In constructing its board, the company needs to be aware of the many individuals and entities that will have concerns about the firm, including investors, shareholders, employees and the business community in general. It should try to find directors who can represent these concerns on the board. Additionally, modern companies are well advised to address a concern that was raised as a result of corporate governance scandals in the post-Internet-boom days, by forming a board that has a majority of outside, as opposed to inside, directors.

The inside/outside dichotomy is as simple as it sounds. Inside directors are those who have a direct personal or financial stake in the company. They may be employed by the company or have a large investment in the firm that they want to protect. Outside directors are individuals that have no direct financial or professional stake in the firm. Rather, they are willing to act on the company's board either in return for some compensation from the firm (which is generally nominal) or simply in order to help the firm succeed, thereby improving their own business reputations.

A company might choose to have a majority of its board consist of outside directors because such directors are assumed by the business community to be able to offer the company better, or at least more impartial, advice. In short, they are viewed as having an unbiased view of the firm and are likely to make those decisions and recommendations that are for the benefit of the firm and its shareholders rather than their own jobs or pocketbooks. For publicly traded companies, belief in the virtues of appointing outside directors has grown to the point that the major securities markets, NYSE, AMEX, and the NASDAQ, have all come to require that a majority of directors be from outside the firm.

EXAMPLE: Tech Edge is a company that has been in business for the last seven years. It is contemplating an initial public offering (IPO) some time in the next few years. As such, it has decided to expand its board to make room for several new board members who are unaffiliated with the company, so that of the board’s nine members, at least five – a majority – will be outside directors.

Chairman of the Board and Subcommittees

The person in charge of the board is known as the “chairman” of the board.

Additionally, boards may, of their own volition, create subcommittees to advise the full board on certain aspects of the company's operation. Typically, a board will have a subcommittee on finance and/or accounting that will oversee the financial health of the firm and its tax and accounting issues. The firm might also have a special legal committee or litigation committee if the firm is facing, or often engages in, legal matters or litigation. The company may also have an election committee to oversee the annual board elections.

There is generally no limit on the types or number of subcommittees that a board may create. It is important to recognize, however, that in virtually all states, the committees may not, themselves, take actions on behalf of the company or its shareholders. Rather, the subcommittee will simply recommend actions to the board, who, in turn, will make recommendations to the shareholders. See Cal Corp Code § 300.

EXAMPLE: Pyro Co. was facing a lawsuit for a recent explosion that occurred at one of its fireworks factories. Given the situation, the company’s board decided to form a special litigation committee to make recommendations to the board on various issues, such as settlement and strategy, during the litigation.

Operation of the Board

The job of the board is to oversee the "big-picture" operation of the firm. Tasks that are wholly within the control of the board include the following:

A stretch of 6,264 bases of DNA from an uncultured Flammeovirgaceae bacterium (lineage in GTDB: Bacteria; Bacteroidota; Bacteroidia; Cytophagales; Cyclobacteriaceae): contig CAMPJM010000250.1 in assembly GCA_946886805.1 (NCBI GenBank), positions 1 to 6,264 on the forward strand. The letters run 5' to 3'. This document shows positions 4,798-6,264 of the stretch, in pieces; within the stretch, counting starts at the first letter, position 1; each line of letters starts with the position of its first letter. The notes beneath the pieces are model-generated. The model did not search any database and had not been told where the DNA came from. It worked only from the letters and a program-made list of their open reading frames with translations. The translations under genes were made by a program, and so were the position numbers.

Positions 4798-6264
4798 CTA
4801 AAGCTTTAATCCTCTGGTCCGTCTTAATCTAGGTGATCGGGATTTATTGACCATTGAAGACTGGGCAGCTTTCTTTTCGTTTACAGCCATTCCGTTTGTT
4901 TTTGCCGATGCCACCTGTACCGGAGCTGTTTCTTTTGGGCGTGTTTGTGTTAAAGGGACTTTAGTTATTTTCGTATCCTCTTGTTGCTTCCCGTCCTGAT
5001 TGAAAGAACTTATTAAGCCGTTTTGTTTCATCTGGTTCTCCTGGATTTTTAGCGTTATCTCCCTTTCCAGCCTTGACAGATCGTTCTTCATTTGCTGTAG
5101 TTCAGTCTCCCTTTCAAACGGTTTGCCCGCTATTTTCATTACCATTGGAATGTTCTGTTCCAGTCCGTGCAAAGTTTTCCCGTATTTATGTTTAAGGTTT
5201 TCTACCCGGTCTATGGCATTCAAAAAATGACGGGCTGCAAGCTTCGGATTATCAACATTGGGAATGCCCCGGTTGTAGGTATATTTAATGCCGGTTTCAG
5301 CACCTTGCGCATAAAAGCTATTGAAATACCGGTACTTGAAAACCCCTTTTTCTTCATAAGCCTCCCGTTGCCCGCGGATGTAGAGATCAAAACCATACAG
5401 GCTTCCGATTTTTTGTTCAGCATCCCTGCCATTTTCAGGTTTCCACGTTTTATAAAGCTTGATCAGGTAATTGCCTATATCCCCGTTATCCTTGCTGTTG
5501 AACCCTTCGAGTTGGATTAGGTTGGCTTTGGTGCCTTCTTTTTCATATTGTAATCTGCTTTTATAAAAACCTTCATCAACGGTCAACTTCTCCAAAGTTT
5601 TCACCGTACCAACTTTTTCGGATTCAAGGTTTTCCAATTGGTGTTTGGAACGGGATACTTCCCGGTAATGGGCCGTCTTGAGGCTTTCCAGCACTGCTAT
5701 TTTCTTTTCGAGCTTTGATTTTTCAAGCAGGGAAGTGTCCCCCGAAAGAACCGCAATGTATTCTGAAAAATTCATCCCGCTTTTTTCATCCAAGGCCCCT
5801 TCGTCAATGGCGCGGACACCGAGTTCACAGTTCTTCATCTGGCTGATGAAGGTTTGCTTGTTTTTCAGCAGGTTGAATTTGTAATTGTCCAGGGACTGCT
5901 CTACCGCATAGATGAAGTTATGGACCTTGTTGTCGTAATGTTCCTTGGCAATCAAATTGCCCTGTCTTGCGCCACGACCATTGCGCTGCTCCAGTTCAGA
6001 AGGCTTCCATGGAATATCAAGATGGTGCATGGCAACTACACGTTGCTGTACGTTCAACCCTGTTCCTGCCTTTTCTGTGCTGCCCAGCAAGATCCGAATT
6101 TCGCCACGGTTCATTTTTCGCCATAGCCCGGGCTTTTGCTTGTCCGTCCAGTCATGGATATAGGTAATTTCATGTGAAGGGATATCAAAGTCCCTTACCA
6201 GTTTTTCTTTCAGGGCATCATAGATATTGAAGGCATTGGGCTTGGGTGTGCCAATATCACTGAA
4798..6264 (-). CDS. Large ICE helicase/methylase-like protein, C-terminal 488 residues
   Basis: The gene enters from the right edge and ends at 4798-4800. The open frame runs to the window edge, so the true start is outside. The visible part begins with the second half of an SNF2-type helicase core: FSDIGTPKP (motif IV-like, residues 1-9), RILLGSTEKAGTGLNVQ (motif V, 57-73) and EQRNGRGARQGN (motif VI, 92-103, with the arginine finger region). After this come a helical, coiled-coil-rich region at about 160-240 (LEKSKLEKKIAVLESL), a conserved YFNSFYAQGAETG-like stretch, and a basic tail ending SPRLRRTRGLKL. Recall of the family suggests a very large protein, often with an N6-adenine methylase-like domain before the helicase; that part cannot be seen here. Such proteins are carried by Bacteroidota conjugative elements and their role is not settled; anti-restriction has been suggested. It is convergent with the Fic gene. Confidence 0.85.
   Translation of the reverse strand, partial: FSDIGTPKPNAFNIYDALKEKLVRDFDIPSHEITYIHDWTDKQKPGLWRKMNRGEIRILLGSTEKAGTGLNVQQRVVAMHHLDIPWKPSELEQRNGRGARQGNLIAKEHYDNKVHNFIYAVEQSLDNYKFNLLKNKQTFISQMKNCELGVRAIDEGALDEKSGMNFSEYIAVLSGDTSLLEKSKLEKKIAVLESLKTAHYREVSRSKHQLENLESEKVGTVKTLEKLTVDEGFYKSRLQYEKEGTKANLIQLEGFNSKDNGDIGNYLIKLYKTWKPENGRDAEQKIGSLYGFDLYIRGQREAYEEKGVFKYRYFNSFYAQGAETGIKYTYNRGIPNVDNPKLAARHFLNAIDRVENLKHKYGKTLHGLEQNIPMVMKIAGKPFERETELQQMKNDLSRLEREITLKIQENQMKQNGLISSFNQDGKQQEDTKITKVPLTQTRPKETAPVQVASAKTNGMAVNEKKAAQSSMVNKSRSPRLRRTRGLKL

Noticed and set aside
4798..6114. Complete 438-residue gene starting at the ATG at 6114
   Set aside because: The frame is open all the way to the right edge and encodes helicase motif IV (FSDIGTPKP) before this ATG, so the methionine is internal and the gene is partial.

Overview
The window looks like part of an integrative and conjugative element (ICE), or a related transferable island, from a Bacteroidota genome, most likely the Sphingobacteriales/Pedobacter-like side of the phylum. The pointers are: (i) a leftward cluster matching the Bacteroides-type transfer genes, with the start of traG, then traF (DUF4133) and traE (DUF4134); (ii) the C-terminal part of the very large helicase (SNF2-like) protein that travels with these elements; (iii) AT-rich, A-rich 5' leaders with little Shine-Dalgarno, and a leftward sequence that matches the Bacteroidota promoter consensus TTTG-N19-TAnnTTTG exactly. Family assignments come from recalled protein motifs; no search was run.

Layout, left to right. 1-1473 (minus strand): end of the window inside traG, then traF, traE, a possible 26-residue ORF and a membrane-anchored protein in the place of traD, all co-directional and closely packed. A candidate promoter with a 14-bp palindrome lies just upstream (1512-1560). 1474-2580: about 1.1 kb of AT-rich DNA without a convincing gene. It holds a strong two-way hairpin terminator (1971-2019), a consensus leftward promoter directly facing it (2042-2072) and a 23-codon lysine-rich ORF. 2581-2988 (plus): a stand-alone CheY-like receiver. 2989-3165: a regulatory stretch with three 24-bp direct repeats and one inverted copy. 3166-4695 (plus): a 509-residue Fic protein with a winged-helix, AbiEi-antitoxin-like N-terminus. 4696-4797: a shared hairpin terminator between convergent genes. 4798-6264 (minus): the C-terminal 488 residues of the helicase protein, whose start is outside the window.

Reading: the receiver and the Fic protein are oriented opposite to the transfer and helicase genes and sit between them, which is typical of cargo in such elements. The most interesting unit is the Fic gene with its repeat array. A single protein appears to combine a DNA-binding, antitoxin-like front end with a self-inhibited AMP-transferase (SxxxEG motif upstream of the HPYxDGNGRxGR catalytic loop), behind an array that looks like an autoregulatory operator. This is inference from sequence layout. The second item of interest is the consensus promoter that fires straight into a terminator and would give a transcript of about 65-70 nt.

• Declaration of dividends
  • Calling special meetings
  • Creating board committees
  • Hiring and firing executive officers
  • Making recommendations to shareholders


Officers are those employees of a company who are tasked with actually managing the daily business of the firm. The group of officers typically includes the CEO, CFO, COO, general counsel, and various other individuals in charge of specific business units or internal management of the firm. It is sometimes difficult to tell based on an employee's job description whether or not she is an officer without knowing her title. Characteristics that indicate that an individual is an officer of the company, rather than a senior employee, include some of the following:

  • Contracting Authority – Typically, an officer will be empowered to make contracts that bind the company as a whole or a significant part of the company.
  • Speaking Authority – Officers will often have the ability to speak “on behalf of” the company. Their statements bind the company and will have ramifications, potentially in contract and tort, for the company as a whole
  • Obligations to Report – Company officers will also have a heightened obligation to report on the condition of the company. This will include reports on the financial health and business prospects of the company.

See Cal Corp Code § 312.

While it may be difficult to distinguish between officers and senior employees, it is frequently a critical distinction. Typically, the difference lies in the extent of the individual’s power to effect change or bind a large portion of the firm. Additionally, it is these individuals that the firm will seek to insure and, as we will see below, to indemnify in the event that any actions by that person may injure the firm.

EXAMPLE: A contract was signed by an employee of Standard Co. that was supposedly on behalf of the entire firm. However, when the supplier attempted to enforce the contract, Standard refused payment, stating that the employee who had signed the contract was not an officer of the firm, and was not acting within his job description. When the issue finally reached the courts, the judge’s decision rested on whether or not the employee was in fact an officer of the firm. In reaching her determination, the judge looked at the employee’s speaking authority, contracting authority, and reporting and management obligations to the firm.

Thus, a corporation can actually turn out to be liable for a contract entered into without its authority if the officer who entered into the contract generally has the authority to speak and/or negotiate for the corporation. See In re Drive-In Development Corp., 371 F.2d 215 (7th Cir. 1966).